Synonyms for menorrhagia or Related words with menorrhagia

metrorrhagia              polymenorrhea              adenomyosis              hypermenorrhea              dysmenorrhoea              hypoestrogenism              gynecomastia              myomas              fibroids              leiomyomata              hypomenorrhea              perimenopause              dysuria              prostatomegaly              menstruations              oligomenorrhea              dysmenorrhea              dysmenorrheal              menopausal              dyspareunia              prostatism              anovulatory              oligoovulation              postmenopause              varicoceles              epistaxis              perimenopausal              haemorrhoids              endometriosis              ohss              hysteromyoma              gynaecomastia              tracoma              anovulation              obstetric              gynaecological              oligomenorrhoea              impotence              varicocele              eclampsia              postmenopausal              hyperandrogenemia              mastodynia              goitre              andropause              premenopausal              morbidities              mastalgia              hyperandrogenic              comorbidities             



Examples of "menorrhagia"
It may represent a possible endocrine dysfunction, resulting in menorrhagia or metrorrhagia.
The roots of this plant are used in jaundice and menorrhagia.
They are used in menorrhagia and bleeding tendency due to various causes.
Menorrhagia is a menstrual period with excessively heavy flow and falls under the larger category of abnormal uterine bleeding (AUB).
In folk medicine, "Desmostachya bipinnata" has been used variously to treat dysentery and menorrhagia, and as a diuretic.
12. Genitourinary symptoms: Frequency of micturition, urgency of micturition, amenorrhea, menorrhagia, development of frigidity, premature ejaculation, loss of libido, impotence.
In Women these disorders include Endometriosis, Menopause, PCOS, Fibroids, Female Androgen deficiency, Infertility, Estrogen dominance, Menorrhagia and Hysterectomy.
Plant is used in gout and dysuria; decoction of leaves for stricture. Roots are given in jaundice, menorrhagia and rheumatism.
Evidence is lacking regarding progestogen IUD usage for menorrhagia in bicornuate uterus, but a case report showed good effect with a single IUD.
Danazol has been used—mostly off-label—for other indications, namely in the management of menorrhagia, fibrocystic breast disease, immune thrombocytopenic purpura, premenstrual syndrome, breast pain, and hereditary angioedema. Although not currently a standard treatment for menorrhagia, danazol demonstrated significant relief in young women with menorrhagia in a study, and, because of a lack of a significant adverse effects, it was proposed as an alternative treatment. Low-dose danazol has also been investigated in the treatment of diabetic macular edema in a phase III clinical trial. A dosage of 800 mg/day danazol was found to increase telomere length in patients with telomere diseases in a phase I/II clinical trial.
Hypomenorrhea or hypomenorrhoea, also known as short or scanty periods, is extremely light menstrual blood flow. It is the opposite of hypermenorrhea which is more properly called menorrhagia.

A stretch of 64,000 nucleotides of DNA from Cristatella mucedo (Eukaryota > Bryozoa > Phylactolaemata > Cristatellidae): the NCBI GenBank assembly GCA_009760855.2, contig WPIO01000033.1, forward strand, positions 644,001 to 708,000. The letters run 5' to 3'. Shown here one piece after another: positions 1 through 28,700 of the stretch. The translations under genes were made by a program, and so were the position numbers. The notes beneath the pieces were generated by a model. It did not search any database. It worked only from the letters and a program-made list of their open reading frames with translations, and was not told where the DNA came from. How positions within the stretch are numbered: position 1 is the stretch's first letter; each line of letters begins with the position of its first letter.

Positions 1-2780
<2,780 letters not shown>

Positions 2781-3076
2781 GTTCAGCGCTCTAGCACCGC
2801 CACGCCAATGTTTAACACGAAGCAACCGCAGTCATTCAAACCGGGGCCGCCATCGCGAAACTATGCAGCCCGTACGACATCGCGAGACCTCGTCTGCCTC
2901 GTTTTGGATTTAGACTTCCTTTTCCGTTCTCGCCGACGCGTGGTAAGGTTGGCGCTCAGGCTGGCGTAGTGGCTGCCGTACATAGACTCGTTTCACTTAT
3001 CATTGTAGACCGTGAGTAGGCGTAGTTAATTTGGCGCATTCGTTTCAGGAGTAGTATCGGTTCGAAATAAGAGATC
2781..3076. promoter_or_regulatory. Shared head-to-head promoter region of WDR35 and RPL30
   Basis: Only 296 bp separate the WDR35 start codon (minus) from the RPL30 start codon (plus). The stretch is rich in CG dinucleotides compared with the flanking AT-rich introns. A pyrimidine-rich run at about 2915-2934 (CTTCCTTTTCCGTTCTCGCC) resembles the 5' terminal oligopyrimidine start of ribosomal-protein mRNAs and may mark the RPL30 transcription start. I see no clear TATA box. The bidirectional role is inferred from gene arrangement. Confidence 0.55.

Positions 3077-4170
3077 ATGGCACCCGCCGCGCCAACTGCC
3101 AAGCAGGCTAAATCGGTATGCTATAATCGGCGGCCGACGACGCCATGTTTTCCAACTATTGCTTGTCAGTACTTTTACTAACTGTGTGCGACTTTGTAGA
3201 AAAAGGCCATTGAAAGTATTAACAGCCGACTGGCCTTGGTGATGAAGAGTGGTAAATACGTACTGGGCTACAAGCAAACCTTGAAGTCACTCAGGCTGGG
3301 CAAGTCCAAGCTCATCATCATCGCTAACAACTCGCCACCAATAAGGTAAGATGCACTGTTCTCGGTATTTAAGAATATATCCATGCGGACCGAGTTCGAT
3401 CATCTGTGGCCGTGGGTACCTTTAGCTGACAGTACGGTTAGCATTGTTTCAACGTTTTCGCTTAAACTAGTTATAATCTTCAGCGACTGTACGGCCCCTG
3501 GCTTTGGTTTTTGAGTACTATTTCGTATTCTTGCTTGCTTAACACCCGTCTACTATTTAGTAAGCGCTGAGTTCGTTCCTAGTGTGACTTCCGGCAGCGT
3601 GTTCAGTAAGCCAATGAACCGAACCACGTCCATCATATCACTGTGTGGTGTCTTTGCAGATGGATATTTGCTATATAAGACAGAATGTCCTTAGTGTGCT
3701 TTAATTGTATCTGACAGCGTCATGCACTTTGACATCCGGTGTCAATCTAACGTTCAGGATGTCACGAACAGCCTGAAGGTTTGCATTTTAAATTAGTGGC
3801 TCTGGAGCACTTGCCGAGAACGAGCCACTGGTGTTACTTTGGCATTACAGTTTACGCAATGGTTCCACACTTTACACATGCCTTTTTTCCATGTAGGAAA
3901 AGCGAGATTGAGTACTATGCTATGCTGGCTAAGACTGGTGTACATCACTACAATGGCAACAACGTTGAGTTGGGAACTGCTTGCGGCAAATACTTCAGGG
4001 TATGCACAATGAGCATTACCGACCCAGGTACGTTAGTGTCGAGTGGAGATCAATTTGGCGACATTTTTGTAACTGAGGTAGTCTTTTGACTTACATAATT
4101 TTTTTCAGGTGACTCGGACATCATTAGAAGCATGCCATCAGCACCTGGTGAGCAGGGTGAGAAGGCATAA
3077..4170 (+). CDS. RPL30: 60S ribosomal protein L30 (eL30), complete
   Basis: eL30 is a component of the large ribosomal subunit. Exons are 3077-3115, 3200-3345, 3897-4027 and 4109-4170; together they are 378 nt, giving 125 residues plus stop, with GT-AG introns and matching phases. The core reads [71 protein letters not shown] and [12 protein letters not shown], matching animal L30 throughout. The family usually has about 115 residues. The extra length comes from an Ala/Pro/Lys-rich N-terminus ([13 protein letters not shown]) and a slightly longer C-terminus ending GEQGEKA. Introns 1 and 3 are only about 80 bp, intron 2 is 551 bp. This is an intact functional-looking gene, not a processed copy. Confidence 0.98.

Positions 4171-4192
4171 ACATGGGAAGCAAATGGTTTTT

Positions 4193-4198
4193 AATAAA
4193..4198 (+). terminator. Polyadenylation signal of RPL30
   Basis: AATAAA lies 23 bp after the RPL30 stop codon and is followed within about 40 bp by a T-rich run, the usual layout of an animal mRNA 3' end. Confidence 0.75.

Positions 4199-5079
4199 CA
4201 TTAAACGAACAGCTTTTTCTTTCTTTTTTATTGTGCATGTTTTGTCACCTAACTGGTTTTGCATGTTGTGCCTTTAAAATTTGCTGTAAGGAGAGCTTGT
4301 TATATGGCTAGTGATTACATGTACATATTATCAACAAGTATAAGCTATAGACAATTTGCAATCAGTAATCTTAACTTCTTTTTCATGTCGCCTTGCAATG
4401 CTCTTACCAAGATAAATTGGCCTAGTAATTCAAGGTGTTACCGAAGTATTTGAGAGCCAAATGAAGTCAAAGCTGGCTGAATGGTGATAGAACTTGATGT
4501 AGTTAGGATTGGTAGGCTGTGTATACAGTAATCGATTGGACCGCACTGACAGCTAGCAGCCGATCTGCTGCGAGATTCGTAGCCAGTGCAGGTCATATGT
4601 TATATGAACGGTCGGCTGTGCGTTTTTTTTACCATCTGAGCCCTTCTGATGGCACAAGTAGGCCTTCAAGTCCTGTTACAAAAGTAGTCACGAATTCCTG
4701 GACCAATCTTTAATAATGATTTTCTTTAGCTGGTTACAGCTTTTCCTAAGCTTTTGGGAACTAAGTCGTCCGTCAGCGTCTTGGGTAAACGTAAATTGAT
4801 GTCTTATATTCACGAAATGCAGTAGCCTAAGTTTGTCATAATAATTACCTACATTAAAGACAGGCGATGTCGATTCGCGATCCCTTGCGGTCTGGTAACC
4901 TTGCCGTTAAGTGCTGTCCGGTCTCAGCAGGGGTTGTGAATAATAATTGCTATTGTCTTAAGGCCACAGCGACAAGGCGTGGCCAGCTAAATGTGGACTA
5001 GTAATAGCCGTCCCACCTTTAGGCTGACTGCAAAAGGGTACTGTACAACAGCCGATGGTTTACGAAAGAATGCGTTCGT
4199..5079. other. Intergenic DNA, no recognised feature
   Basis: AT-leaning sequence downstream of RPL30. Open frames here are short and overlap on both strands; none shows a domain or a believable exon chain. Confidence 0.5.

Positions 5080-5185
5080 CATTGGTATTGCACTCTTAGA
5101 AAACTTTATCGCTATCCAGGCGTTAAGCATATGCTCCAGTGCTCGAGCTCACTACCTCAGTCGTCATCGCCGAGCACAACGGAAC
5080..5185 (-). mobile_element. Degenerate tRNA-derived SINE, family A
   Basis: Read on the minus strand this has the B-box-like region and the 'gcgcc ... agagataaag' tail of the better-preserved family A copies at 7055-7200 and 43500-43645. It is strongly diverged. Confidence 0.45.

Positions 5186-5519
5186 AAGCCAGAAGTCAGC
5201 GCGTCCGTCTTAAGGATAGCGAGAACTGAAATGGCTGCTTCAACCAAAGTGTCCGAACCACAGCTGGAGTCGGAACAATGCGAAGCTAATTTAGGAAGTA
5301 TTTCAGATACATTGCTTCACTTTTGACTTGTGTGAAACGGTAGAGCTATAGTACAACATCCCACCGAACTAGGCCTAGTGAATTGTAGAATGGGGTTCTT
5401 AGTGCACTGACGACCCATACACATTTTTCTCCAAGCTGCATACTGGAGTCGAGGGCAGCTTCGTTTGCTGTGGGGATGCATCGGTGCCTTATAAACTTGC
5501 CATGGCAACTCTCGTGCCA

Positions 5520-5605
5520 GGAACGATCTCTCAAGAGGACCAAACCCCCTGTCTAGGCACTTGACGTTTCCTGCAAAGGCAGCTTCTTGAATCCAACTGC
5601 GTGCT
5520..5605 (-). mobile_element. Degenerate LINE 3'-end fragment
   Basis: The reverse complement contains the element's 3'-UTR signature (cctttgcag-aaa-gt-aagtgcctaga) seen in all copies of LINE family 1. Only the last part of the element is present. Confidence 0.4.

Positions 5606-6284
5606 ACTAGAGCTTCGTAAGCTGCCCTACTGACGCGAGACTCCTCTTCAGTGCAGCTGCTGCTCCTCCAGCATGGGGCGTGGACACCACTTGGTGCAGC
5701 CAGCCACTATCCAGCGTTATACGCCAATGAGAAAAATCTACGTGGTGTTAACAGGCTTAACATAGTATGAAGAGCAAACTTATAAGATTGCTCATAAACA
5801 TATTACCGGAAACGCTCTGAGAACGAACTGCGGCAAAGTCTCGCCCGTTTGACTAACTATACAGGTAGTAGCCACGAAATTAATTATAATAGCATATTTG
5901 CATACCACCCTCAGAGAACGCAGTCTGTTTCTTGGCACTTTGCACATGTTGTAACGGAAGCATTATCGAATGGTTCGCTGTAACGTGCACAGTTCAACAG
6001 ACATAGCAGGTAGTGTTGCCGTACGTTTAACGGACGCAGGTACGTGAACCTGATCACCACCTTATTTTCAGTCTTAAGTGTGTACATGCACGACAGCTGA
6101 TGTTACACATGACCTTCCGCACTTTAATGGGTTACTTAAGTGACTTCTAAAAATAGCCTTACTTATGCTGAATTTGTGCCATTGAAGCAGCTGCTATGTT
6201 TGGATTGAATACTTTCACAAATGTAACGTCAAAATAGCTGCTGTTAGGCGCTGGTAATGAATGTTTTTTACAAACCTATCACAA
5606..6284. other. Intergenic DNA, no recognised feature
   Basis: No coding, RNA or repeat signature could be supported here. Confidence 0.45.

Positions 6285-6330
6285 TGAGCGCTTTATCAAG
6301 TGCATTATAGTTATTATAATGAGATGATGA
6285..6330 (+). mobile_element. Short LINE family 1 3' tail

Excessive menstruation between puberty and 19 years of age is called puberty menorrhagia. Excessive menstruation is defined as bleeding over 80 ml per menstrual period or lasting more than 7 days. The most common cause for puberty menorrhagia is dysfunctional uterine bleeding. The other reasons are idiopathic thrombocytopenic purpura, hypothyroidism, genital tuberculosis, polycystic ovarian disease, leukemia and coagulation disorders. The most common physiological reason for puberty menorrhagia is the immaturity of hypothalamic-pituitary-ovarian axis, leading to inadequate positive feedback and sustained high estrogen levels. Most patients present with anemia due to excessive blood loss.
Contraceptive implants are primarily used to prevent unintended pregnancy and treat conditions such as non-pathological forms of menorrhagia. Examples include copper- and hormone-based intrauterine devices.
Menometrorrhagia is a condition in which prolonged or excessive uterine bleeding occurs irregularly and more frequently than normal. It is thus a combination of metrorrhagia and menorrhagia.
Levonorgestrel intrauterine devices are highly effective at controlling dysfunctional uterine bleeding (DUB) or menorrhagia and should be considered before any surgery.
Cervical polyps often show no symptoms. Where there are symptoms, they include intermenstrual bleeding, abnormally heavy menstrual bleeding (menorrhagia), vaginal bleeding in post-menopausal women, bleeding after sex and thick white vaginal or yellowish discharge (leukorrhoea).
Trouble may, however, arise in some patients in the form of bleeding following surgery (including dental procedures), noticeable easy bruising, or menorrhagia (heavy menstrual periods). The minority of cases of type 1 may present with severe hemorrhagic symptoms.
Hormonal contraception is primarily used for the prevention of pregnancy, but is also prescribed for the treatment of polycystic ovary syndrome, menstrual disorders such as dysmenorrhea and menorrhagia, and hirsutism.
Endometrial ablation devices are used for the treatment of menorrhagia due to dysfunctional uterine bleeding. As the popularity of safer, effective, and less invasive procedures increase, the obstetrics and gynecology community will likely see more uncommon adverse events.
Complications of Menorrhagia could also be the initial symptoms. Excessive bleeding can lead to anemia which presents as fatigue, shortness of breath, and weakness. Anemia can be diagnosed with a blood test.